Petrus, bp. of Sebaste
Petrus (41), bp. of Sebaste, the youngest brother of Basil the Great
and Gregory Nyssen, and the last of the ten children of Basil the elder and
Emmelia. His father died almost immediately after his birth, which must be placed
before a.d. 349 (Greg. Nys.
de Vit. S. Macr. ii. 185). His sister Macrina, more than 20 years his senior,
adopted her infant brother as her special charge, proving herself, in Gregory
Nyssen's words; "not only his sister, but his father, mother, tutor, and warder"
(παιδαγωγός). When Macrina and her mother
retired to their religious retreat on the banks of the Iris, Peter accompanied
them, where, according to his brother, he proved all in all to them, working
with them towards the angelical life. He shared the high physical and mental
endowments of the family. His acquirements were very varied, and he had a natural
gift for handicrafts, in which, without any direct instruction, he excelled
as much as in intellectual pursuits (ib. 186). He assisted by manual
labour to support his mother and sister, and the large crowds attracted in time
of scarcity by their reputation for charity. For some years his brother Basil
was his near neighbour on the other side of the Iris, where he had established
a monastery for male ascetics, in the presidency of which Peter succeeded him
when in 365 he was finally recalled to Caesarea by bp. Eusebius. He was ordained
presbyter by Basil, c. 370 (ib. 187). He was present with Macrina
at their mother's death-bed,
373, and was offered by her as her tenth to God (ib. 186). He continued
to reside in his monastery till after Basil and Macrina died in 379. In 380
he was ordained bishop, probably of Sebaste in Lesser Armenia, on the death
or deposition of Eustathius. That Peter was bp. of Sebaste is accepted without
question by Tillemont (Mém. eccl. ix. 574). Nicephorus, however, a somewhat
untrustworthy authority, is the first writer who names his see (H. E.
xi. 19). Theodoret (H. E. v. 8) and Suidas (sub voc.
Βασίλειος, i. 539) simply style him a bishop,
without naming his diocese. He took part in the council of Constantinople,
a.d. 381 (Theod. u.s.).
Olympias, the deaconess, the friend of Chrysostom, entrusted large funds to
him for distribution to the poor (Pallad. p. 166). Tillemont places his death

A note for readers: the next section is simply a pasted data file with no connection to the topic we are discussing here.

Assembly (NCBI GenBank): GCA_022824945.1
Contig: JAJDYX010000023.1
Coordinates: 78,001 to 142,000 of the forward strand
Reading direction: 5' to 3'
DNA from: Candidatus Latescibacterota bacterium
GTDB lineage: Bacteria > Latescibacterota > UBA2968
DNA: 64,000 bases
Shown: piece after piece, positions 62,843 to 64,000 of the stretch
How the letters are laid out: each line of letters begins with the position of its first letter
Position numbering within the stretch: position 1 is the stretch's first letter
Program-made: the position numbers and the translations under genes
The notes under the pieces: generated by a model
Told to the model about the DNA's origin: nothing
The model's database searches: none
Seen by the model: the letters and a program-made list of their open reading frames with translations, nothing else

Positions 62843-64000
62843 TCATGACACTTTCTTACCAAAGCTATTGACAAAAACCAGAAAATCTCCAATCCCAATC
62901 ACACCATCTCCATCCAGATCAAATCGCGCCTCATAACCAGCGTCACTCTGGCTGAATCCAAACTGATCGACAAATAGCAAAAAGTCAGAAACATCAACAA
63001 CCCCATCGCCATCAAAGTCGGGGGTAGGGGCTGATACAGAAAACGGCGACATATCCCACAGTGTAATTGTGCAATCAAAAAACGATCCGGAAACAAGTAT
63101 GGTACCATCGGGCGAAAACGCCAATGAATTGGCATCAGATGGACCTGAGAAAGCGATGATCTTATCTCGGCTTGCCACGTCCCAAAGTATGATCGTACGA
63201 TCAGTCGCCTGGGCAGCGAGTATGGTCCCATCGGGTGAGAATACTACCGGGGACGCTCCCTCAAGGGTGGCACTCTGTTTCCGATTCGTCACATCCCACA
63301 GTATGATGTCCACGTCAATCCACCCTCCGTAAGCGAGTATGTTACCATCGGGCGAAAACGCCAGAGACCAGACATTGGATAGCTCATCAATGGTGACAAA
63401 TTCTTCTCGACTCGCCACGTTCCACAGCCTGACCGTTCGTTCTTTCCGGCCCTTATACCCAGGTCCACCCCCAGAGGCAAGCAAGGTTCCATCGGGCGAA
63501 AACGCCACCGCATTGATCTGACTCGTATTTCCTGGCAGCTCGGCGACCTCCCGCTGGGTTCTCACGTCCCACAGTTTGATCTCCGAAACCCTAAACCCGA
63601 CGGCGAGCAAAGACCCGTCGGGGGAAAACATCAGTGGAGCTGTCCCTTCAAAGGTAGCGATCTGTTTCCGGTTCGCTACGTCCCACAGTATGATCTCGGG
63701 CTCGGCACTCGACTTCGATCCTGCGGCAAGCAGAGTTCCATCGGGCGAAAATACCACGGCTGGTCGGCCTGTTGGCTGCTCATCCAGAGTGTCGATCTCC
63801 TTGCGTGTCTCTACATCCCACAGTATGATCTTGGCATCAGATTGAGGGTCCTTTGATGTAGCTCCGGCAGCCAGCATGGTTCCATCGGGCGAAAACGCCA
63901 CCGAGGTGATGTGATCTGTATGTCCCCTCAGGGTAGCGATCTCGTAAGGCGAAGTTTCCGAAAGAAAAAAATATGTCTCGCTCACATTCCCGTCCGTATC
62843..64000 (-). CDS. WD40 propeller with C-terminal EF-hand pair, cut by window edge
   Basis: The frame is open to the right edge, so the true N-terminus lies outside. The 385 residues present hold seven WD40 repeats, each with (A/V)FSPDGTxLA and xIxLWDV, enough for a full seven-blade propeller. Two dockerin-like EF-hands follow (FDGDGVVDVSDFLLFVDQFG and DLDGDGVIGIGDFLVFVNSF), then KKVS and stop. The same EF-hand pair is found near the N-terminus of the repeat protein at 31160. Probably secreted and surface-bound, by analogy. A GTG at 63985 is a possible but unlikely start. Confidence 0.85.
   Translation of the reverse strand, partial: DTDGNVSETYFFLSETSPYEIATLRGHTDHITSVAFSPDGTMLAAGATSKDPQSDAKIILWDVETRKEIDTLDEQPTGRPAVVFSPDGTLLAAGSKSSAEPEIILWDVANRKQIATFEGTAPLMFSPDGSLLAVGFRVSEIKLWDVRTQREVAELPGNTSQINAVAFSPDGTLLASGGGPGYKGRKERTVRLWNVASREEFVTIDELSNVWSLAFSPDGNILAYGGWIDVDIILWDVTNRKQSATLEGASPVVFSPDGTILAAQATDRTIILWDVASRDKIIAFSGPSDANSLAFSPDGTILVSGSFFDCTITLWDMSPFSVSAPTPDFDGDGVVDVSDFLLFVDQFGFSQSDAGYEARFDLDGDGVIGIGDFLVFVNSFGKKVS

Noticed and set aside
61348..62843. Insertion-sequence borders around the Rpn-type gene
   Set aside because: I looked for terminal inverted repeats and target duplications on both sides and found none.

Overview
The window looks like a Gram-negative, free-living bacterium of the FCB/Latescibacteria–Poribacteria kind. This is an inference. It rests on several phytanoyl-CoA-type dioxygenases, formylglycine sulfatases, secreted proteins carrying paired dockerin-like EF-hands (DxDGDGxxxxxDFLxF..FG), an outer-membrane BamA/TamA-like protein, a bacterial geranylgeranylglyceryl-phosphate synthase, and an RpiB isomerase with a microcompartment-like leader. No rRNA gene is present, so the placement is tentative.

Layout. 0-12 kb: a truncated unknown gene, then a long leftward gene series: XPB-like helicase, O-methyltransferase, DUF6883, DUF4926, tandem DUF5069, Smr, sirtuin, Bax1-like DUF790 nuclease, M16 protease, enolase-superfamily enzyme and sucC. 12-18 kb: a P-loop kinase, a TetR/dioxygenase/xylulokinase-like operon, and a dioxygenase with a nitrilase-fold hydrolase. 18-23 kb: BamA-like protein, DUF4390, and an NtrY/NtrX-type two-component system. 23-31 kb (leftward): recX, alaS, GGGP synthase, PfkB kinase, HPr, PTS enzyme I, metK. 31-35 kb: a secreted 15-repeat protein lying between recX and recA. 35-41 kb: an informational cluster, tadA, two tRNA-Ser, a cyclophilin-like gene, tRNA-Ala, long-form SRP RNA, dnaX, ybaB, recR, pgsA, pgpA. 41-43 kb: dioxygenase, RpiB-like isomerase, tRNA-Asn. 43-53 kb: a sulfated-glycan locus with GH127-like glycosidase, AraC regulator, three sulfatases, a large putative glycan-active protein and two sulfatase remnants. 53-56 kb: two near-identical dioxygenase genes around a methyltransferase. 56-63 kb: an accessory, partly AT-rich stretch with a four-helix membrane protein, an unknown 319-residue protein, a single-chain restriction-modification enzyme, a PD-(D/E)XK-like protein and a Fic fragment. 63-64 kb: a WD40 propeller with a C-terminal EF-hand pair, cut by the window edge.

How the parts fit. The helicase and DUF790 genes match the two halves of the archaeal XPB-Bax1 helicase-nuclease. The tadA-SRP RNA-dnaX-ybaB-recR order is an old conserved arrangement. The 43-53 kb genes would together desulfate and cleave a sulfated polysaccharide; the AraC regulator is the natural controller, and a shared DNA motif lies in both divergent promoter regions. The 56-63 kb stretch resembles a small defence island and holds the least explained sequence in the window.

between 391 and 394. The genius of Peter seems to have been rather practical
than literary. Rufinus, instituting a comparison between the three brothers,
says that the two younger combined equalled Basil; Gregory in word and doctrine,
and Peter in the works of faith (Rufin. ii. 9). Theodoret remarks that, though
Peter had not received such a training in classical literature as his brothers,
τῆς θύραθεν παιδείας οὐ μετειληχὼς σὺν ἐκείνοις,
he was equally conspicuous in the splendour of his life (H. E. iv. 30).
But though undistinguished in theological literature himself, several of his
brother Gregory's most important works were written at his instigation; e.g.
as we learn from the proems, the two treatises supplementary to his brother
Basil's Hexaemeron, the Explicatio Apologetica and the de Hominis
Opificio (Greg. Nys. Opp. i. 1, 44). The latter treatise was sent
to Peter as an Easter gift. Gregory's great doctrinal work against Eunomius
was due to his brother's entreaties that he would employ his theological knowledge
to refute that heretic, and disprove the charges brought by him against Basil
(ib. ii. 265, 266). Gregory's original intention was to limit his refutation
to the first of Eunomius's two books. But Peter wrote a letter to him, his only
extant literary production (ib. 168), entreating him to strike with the
zeal of a Phinehas both the heretical books with the same spiritual sword, which
he knew so well how to wield. The language and style of this letter shew Peter
as not intellectually inferior to the more celebrated members of his family
(Tillem. Mém. eccl. ix. 572–580).